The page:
Law enforcement agencies in New York can no longer release mugshots. The NY mugshot law requires withholding a majority of mugshots from general public distribution.
The concept of secret policing in the US might seem a little scary and even farfetched. However, when it comes to New York, this debate is real.
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NY Mugshot Ban
Because of the efforts of Governor Andrew Cuomo, the state of New York imposed a “mugshot ban” on its books.
Also, note that the state passed a complete ban on the release of almost all booking information from law enforcement and police agencies.
For reasons that were not fully explained and elaborated, the governor of New York decided last year that mugshots of criminals, such as murderers and rapists, did not belong in the public arena.
Reasons for the Enactment of the NY Mugshot Law
The New York Mugshot law is part of a wide-ranging government effort in the state to make life easier and simpler for criminals. The law comes at a time when crimes, such as rapes and murders, are at their historic lows in the state.
Mugshot legislation perturbed many media organizations in New York. In addition, when experts read the bill, they found several loopholes, which is a real cause of concern for New Yorkers.
Compliance with the New York Mugshot Law
State police stated that they would restrict the release of mugshots of criminals arrested by troopers to comply with the new law. They also stated that compliance with the New York Mugshot Law would help investigations.
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Third-Party Mugshot Websites and Online Public Shaming
The NY Mugshot Law came into effect after government officials in New York realized that many mug shot websites take and post the photographs online. They then charge money from the individual in the photos in exchange for taking them down.
The government officials stated that the mugshot ban will address a genuine issue: an aggressive type of online public shaming in which the so-called “pay-to-remove” sites collect the booking photos of arrestees from various New York law enforcement agencies through FOIL requests.
These websites posted the photographs online and then charged arrestees an exorbitant fee for taking your mugshots down.
Andrew Cuomo’s executive budget proposal initially suggested the idea of making almost all arrest booking information, such as age and height, an unwarranted invasion of an individual’s internet privacy.
However, the New York State Legislature finally reached a compromise by amending Freedom of Information Law (FOIL).
The legislature gave law enforcement agencies, such as police, discretion on whether to release mugshots or not. However, all of the remaining booking information in a standard arrest, including name, address, age, and offense, still remains public information.
This proposal became part of various state budget bills and received approval from the Assembly as well as the Senate.
Dubbed a “mugshot ban” by many, different law enforcement agencies in the state are interpreting the change in different ways. The bill leads to a patchwork of different standards throughout New York.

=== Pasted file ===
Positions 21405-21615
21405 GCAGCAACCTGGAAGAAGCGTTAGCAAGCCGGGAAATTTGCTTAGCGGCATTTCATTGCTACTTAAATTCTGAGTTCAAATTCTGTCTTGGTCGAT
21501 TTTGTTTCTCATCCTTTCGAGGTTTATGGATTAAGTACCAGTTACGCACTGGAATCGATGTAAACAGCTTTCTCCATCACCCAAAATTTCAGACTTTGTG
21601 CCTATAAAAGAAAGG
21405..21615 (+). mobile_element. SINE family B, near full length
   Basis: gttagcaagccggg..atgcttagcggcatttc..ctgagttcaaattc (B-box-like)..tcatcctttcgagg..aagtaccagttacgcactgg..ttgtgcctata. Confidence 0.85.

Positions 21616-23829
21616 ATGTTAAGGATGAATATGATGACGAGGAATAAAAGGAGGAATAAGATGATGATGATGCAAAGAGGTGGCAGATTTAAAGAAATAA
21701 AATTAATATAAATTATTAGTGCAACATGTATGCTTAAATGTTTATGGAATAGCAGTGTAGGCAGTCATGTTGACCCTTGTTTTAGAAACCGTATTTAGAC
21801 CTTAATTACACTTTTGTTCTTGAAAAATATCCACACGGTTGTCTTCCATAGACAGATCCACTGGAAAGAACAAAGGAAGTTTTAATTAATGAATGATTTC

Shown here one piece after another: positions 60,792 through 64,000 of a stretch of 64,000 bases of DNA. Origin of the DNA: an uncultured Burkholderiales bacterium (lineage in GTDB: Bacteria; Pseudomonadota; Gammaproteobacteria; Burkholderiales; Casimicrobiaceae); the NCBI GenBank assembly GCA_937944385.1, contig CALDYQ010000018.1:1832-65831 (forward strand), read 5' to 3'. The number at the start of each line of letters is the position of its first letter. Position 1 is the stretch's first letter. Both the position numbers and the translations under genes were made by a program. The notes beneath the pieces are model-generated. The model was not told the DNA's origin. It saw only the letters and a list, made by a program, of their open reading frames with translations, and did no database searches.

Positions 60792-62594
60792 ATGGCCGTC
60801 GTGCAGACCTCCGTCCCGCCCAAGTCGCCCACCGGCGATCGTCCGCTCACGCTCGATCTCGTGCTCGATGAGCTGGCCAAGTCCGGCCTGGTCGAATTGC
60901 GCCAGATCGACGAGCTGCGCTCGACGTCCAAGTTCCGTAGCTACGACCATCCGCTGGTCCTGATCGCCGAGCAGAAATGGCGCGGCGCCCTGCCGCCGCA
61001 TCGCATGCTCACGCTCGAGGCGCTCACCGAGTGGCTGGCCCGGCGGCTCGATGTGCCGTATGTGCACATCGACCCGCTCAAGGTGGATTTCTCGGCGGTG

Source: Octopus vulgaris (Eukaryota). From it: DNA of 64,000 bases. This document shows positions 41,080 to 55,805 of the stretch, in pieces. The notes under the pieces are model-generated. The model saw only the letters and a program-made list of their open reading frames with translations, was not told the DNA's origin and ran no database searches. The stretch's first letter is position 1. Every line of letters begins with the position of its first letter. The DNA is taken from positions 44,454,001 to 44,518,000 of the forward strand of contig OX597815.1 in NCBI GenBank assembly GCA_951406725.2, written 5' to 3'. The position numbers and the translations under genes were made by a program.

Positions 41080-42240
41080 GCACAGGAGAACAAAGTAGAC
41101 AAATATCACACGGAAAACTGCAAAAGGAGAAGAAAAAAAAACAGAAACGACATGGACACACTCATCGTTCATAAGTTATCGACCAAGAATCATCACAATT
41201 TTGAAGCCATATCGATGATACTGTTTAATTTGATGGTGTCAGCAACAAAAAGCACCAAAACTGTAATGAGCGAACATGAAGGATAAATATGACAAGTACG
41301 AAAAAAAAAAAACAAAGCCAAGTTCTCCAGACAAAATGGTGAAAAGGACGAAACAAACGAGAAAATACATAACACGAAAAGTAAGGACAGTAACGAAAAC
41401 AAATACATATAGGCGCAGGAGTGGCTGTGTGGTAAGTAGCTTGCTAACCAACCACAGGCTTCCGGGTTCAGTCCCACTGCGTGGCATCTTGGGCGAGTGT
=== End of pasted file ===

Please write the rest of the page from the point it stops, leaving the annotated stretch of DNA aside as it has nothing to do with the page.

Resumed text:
The View of News Organizations
News organizations opine that the residents of New York have the right to know (as well as see) who police and law enforcement agencies are arresting.
This reason is why holding back any information, such as mugshots, on the operation of governmental agencies does a major disservice to the people whom the government serves.
News organizations have a responsibility and duty to use information released by law enforcement and public safety agencies in a judicious and responsible manner.
When New York Mugshots Can Be Released
Specifically, the New York Mugshot Law allows the release of mugshots to the public and news organizations if the release of the photos will serve a particular law enforcement purpose.
However, the problem is that the law offers no guidance regarding what specific law enforcement purpose actually means, which leaves ambiguity.
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This is why the response to this law from police varies from place to place. For example, in the Rochester region, spokespersons for Rochester, as well as Greece police departments, stated those agencies would stop releasing mugshots immediately.
Moreover, the law allows law enforcement personnel to determine when disclosure or release of mugshots is reasonable and prudent given a particular law enforcement purpose.
In essence, the law allows police and law enforcement agencies in New York to withhold mugshots if they wish to, but it does not mandate them to keep them private.
Although the official position of law enforcement agencies is that they cannot issue the mugshot, this move annoyed and angered many investigators and troopers.
As a result, they surreptitiously found new ways to help news organizations get photographs of the felons they arrested.
New York Mugshot Law: Final Thoughts
We think that the Executive Budget’s proposal seems to be a well-intended and rational effort to secure and safeguard the privacy of people arrested in New York.
However, the problem is that various courts are resolving the worst practices pertaining to the publication of arrest booking information, as well as arrest photographs, which seems to make this NY mugshot law redundant.
Also, keep in mind that the measure does not take a properly balanced and objective approach to who can access or use mugshots and other arrest information.